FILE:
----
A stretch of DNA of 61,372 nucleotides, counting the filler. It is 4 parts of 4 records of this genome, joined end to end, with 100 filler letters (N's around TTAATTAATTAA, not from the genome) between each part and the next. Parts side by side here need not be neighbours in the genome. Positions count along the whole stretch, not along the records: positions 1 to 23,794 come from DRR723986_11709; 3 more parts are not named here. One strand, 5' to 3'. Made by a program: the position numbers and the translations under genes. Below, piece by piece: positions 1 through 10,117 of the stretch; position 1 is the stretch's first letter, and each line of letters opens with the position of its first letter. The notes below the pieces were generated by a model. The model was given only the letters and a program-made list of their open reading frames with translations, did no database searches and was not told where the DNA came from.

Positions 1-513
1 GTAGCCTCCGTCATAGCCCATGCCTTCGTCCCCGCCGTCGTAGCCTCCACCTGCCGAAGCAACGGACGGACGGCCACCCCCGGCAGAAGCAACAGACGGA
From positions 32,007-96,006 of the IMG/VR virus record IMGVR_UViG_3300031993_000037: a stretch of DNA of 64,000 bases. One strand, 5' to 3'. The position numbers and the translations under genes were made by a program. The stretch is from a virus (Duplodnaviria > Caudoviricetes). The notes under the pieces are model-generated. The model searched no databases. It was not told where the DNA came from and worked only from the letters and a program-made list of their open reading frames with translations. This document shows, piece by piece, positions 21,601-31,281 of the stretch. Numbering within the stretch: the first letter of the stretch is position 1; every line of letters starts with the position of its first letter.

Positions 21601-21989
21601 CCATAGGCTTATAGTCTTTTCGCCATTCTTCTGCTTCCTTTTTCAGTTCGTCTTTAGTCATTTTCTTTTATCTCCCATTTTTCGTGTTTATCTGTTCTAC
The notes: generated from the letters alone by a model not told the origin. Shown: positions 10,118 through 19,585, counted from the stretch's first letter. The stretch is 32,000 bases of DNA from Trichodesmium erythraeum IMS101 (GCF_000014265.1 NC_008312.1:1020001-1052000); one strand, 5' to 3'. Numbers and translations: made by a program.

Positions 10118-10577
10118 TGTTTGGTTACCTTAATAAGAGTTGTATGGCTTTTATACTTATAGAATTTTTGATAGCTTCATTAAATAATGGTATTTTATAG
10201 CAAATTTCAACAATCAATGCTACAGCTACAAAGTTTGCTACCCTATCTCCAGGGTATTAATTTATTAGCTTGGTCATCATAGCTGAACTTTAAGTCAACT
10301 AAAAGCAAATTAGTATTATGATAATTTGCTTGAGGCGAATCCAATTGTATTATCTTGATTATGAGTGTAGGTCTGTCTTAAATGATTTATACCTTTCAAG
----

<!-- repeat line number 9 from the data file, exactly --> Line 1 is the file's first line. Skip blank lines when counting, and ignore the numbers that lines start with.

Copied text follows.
10118 TGTTTGGTTACCTTAATAAGAGTTGTATGGCTTTTATACTTATAGAATTTTTGATAGCTTCATTAAATAATGGTATTTTATAG